Around the world, carbon-based fuels are under attack. Increasingly grim economic pressures, growing popular resistance, and the efforts of government regulators have all shocked the energy industry. But instead of retreating, the major oil companies have gone on the offensive, extolling their contributions to human progress and minimizing the potential for renewables to replace fossil fuels in just about any imaginable future.

At least one major oil company will turn its back on fossil fuels, says scientist
The Guardian, UK
The oil price crash coupled with growing concerns about global warming will encourage at least one of the major oil companies to turn its back on fossil fuels in the near future, predicts award-winning scientist and former industry adviser Jeremy Leggett. Now a solar energy entrepreneur and climate campaigner, Leggett points to Total of France as the kind of group that could abandon carbon fuels.

Obama visit: India-US to sign energy deal
Hindustan Times
India and the US are likely to sign an energy deal under which India could commit to generating 15-20% of its energy need from zero emission sources by 2030. The deal that would be signed during President Barack Obama’s visit this month will also have the US agreeing to support India’s efforts through the government’s flagship Make in India programme by investing in urban energy infrastructure and making energy-saving appliances as well as in research. The US has already committed to $1 billion for financing renewable projects in India.

China Buying Up Latin American Oil
Colin Chilcoat, Oilprice.com
China is pledging $250 billion in investment in Latin America over the next decade. The country’s oil-based financing is still an unproven gamble – and lower prices increase the default risk – but it’s shrewd move for what will soon be the world’s largest consumer of oil.

Upcoming events in Hyderabad

DISCUSSION JAN 17
The shape of post carbon society and the hazy road to get there
Time and date: 6.30 pm, Sat, 17 Jan 2015
Place: Cerana Foundation office, D-101 Highrise Apartments, Lower Tank Bund Road (next to Courtyard Marriott Hotel), Hyderabad. Tel: 2753 6128.
Message from the organiser (Sagar Dhara): Some of our friends were in Lima during the 20th COP meet on climate negotiations that happened last month, a topic we discussed in our last meeting. If these friends are available, we can have a short report on what happened in Lima before we start discussing the above topic.
Please let me know if you are in. And you are welcome to bring along others who may be interested in this subject or forward this info to them. You could also stay back to discuss the more contentious issues over a dinner (makki ki roti and sarson da saag for anyone?) at the nearby dhaba.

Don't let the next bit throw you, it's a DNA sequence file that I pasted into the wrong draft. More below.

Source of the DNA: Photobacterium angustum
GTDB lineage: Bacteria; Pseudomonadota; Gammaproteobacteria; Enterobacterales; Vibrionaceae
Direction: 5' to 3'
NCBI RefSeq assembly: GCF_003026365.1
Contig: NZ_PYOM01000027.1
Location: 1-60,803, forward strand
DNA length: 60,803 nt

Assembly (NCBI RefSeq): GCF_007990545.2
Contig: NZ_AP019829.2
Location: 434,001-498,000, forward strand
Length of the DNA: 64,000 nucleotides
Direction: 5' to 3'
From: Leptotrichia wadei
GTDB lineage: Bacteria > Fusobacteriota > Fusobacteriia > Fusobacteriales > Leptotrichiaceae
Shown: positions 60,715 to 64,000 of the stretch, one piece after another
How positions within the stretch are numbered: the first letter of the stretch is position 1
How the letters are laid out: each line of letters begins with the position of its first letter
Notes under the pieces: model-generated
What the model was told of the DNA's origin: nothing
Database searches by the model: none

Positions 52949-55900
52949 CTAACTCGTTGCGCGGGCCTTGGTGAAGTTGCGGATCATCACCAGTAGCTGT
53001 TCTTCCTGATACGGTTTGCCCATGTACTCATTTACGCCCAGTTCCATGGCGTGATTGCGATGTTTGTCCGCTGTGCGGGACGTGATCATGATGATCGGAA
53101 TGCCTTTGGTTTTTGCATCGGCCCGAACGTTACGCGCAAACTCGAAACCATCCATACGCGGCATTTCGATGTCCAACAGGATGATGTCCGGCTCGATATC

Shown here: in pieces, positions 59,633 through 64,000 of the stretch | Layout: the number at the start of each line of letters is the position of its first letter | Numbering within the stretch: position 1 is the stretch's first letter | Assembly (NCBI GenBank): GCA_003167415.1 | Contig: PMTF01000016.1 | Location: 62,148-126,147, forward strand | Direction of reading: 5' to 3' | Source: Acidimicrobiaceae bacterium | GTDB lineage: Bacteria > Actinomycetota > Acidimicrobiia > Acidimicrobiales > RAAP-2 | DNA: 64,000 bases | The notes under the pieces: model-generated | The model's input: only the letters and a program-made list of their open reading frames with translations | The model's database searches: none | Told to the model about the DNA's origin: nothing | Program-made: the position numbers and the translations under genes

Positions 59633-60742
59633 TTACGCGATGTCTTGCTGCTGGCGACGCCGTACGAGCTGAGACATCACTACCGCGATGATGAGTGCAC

For more information on the topic, contact Sagar Dhara at: aril.
SEMINAR JAN 23-24
Seminar on water conservation at Pious College, near Habsiguda Junction. Those interested in the subject may contact Ms Prabhalata at botouaim and request her for an invitation for the 2 day seminar (23-24 Jan) on Water conservation.  There will be a talk by Sagar Dhara at 12 noon on 23rd Jan titled: To conserve water bodies, all three global commons water, land and atmosphere need to be conserved.
CONFERENCE
A conference on Climate Change will be held at HCU in the first week of February. Email Sagar Dhara at shagl. for details.

2015: the bad news

He who laughs has not yet heard the bad news.
Bertolt Brecht

(Editors Note: As a necessary corrective to the unbridled optimism of the mainstream media, heres a selection of forecasts for 2015 by some of the most insightful alternative voices on world politics, energy and the economy. For those in a hurry, heres a one-line summary: a global recession may be around the corner.)

The Cold Wet Mackerel of Reality
John Michael Greer
One of the entertainments 2015 has in store for us is a thumping economic crisis here in the US, and in every other country that depends on our economy for its bread and butter. The scale of the crash depends on how many people bet how much of their financial future on the fantasy of an endless frack-propelled boom, but my guess is it’ll be somewhere around the scale of the 2008 real estate bust. (Also read Greers follow-up post: A Camp Amid the Ruins)

Forecast 2015 — Life in the Breakdown Lane
James Howard Kunstler
The signal event of 2015 will be the disintegration of Tom Friedman’s global economy, the trade and banking relations we have known for about a quarter century, especially the frictionless flow of goods and capital between East and West.

Oil and the Economy: Where are We Headed in 2015-16?
Gail Tverberg
Eventually we are likely to experience a much worse situation than we did in the 2007-2009 period, although this may not be evident at first. It will be only over a period of time, after some of the initial “dominoes fall” that we will see what is really happening.

Five energy surprises for 2015
Kurt Cobb
The coming year is likely to be as full of surprises in the field of energy as 2014 was. We just don’t know which surprises! I am not predicting that any of the following will happen, and they will be surprises to most people if they do. But, I think there is an outside chance that one or more will occur, and this would move markets and policy debates in unexpected directions.